Wetlands Protection – for peats sake!
Sebastian Jones – Fish, Wildlife and Habitat Analyst, Yukon Conservation Society
This story is from our friends at the Yukon Conservation Society and was part of their January Tread Lightly Newsletter. Since 1968, the Yukon Conservation Society has been advocating, educating, and conducting research on Yukon environmental issues. You can read the full edition of that newsletter here.
It’s a truism that if you present your problem to government, their response is to make it disappear – which is not at all the same as solving the problem or even directly addressing it.
Our current Yukon government definitely takes this approach, and the ‘Policy for the stewardship of Yukon’s wetlands’ is a classic example.
“Yukon government’s policy for the stewardship of wetlands has not applied a protection first approach to wetlands.”
– Tr’ondëk Hwëch’in and Na-Cho Nyäk Dun First Nation
Before we dive in, a light refresher on wetlands:
Most wetlands are located in low-lying areas (because water runs downhill) which also happen to be places where placer gold is deposited (because gold also moves down-hill) and are considered ideal areas for development and extraction.
Yukon’s wetlands are amoung our most biodiverse set of ecosystems.
Wetlands are disappearing globally; they are drained for housing and farms, they are mined for peat and minerals, and our ongoing greenhouse gas emissions are warming the land so much that some wetlands are drying up.
Now, let us return to Yukon government’s problem:
It has a duty to protect the environment, and it is pressured to do so by bodies such as YCS and First Nations, who have nurtured wetlands for countless generations. At the same time, it thinks it has a duty to promote mining – and gold miners find a lot of gold underneath wetlands.
In an attempt to make this problem go away, at least for a while, it recently released the wetlands policy.
So, has it succeeded? Is the pressure off government? Are wetlands better protected now than before the policy was adopted?
Government can certainly point to the policy as a basis for how to approach wetlands, with the overall goal being to sustain the benefits of Yukon’s wetlands, which isn’t the same as protecting them.
The policy defines wetland benefits as:
“the ecological and cultural benefits that result from the specific characteristics of a wetland and the processes occurring within the wetland; including hydrological, biophysical and chemical benefits, as well as benefits to people.”
Thus far, no mechanism for measuring wetland benefits was described within the policy. However, seeing as wetlands had zero protection before the policy came out, anything is an improvement on nothing.
But… How is everyone feeling about it thus far?
The Yukon Chamber of Mines appears to broadly support it. Life is probably a bit harder for placer miners in particular, who have few options other than to mine wetlands. So, they are likely not very happy.
As wetlands are not actually protected by the policy, First Nations and conservation communities are not very happy either. In fact, the Tr’ondëk Hwëch’in and Na-Cho Nyak Dun have publicly called for the policy to be withdrawn.
“We have always advocated for a protections first approach, acknowledging the rarity and significance of these important ecosystems on the land. We have also always asked that our role as managers of resources within our traditional territory be emphasized through the co-development and joint approval of the policy. We did not see this happen, and we now find ourselves with a final policy approved by Yukon Government alone that has not honoured the spirit and intent of our Final Agreement.”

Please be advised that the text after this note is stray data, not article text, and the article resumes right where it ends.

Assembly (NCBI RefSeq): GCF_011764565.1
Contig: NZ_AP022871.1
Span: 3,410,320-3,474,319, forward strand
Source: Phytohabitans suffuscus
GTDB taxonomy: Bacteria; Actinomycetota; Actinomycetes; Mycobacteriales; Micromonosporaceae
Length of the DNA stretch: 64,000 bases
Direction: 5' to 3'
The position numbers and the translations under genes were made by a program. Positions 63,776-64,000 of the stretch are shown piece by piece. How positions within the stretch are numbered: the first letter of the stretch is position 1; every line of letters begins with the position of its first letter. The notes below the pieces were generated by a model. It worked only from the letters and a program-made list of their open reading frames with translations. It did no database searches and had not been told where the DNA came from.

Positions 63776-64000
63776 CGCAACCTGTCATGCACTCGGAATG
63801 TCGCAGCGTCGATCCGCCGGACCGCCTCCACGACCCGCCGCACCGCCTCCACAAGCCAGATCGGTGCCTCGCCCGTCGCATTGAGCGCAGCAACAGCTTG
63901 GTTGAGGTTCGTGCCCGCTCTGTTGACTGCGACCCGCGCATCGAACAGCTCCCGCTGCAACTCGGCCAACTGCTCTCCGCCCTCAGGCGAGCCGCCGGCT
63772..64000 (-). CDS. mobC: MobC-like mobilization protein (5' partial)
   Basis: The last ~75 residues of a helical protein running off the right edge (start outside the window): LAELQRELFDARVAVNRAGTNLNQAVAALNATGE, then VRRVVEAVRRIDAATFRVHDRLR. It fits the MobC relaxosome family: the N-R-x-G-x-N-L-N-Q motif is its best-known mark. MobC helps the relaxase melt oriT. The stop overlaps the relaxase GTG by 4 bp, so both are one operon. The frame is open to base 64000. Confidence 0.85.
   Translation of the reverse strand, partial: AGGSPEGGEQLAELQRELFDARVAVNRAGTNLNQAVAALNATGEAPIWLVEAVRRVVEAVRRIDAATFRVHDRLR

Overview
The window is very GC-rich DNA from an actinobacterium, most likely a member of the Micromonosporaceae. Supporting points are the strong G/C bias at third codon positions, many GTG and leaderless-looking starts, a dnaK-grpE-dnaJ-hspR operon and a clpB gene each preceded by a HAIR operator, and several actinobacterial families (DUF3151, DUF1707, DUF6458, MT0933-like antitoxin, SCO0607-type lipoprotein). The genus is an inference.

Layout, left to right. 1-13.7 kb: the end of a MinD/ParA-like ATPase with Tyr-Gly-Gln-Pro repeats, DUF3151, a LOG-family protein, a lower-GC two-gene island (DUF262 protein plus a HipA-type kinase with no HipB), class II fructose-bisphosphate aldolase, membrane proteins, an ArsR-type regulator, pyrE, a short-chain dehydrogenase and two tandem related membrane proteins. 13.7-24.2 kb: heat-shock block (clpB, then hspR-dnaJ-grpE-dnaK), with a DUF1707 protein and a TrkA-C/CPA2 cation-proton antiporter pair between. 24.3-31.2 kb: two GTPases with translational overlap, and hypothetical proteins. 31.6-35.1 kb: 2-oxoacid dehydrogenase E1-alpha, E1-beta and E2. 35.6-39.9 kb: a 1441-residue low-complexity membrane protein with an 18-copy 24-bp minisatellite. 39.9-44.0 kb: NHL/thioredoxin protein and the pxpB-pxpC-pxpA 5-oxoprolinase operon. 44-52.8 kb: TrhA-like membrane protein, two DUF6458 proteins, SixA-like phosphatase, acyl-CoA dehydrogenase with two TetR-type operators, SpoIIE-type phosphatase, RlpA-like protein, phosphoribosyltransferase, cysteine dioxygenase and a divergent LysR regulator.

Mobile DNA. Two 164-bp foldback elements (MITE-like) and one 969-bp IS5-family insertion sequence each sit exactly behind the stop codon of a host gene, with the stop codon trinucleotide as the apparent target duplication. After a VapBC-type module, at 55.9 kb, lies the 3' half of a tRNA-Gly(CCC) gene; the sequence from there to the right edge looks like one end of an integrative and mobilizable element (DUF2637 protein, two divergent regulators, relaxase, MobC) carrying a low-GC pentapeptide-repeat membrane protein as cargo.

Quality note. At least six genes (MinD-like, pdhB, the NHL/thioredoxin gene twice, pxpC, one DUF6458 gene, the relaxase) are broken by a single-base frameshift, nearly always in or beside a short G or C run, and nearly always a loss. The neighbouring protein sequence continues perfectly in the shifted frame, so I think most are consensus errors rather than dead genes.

– Chief Joseph, Tr’ondëk Hwëch’in First Nation
“We call on Yukon government to rescind the policy and to return to the table with a commitment to truly co-developing a new wetlands policy that respects our treaty rights and protects the waters and wetlands of our territory for our future generations.”
– Chief Mervyn, Na-Cho Nyäk Dun First Nation
So, by this metric, government might have failed to put its problem to bed. And given how many contentious issues in the policy have been left for further development as the policy is implemented, the wetlands file looks set to give government headaches for some time to come.
There are some potentially good things in the policy:
· Peat mining is off the table (but nobody really mines peat in the Yukon)
· A new quasi-protected legal designation of Wetlands of Special Importance
(but no Specially Important Wetlands are identified)
· Commitments to map and classify Yukon’s wetlands
· It acknowledges that activities outside of a wetland can affect a wetland.
The Policy seems to leave several matters for later,
including guidelines for restoring peatlands and for offsetting unrestored wetlands.
Offsets are where wetlands are created, or degraded wetlands are ‘restored’ to make up for the destruction or degradation of natural wetlands.
Of course, peatlands cannot be ‘restored’, no more than a tree can be ‘restored’- they need to grow, and similar to a tree, they do not reach their full potential for a long time – decades for trees, but centuries for peatlands.
So, YCS shall continue to engage on the Wetlands Policy for some time to come.
We will participate and strive for the most robust protection for these special places, and promise to keep you in the loop as the wetland story continues to unfold.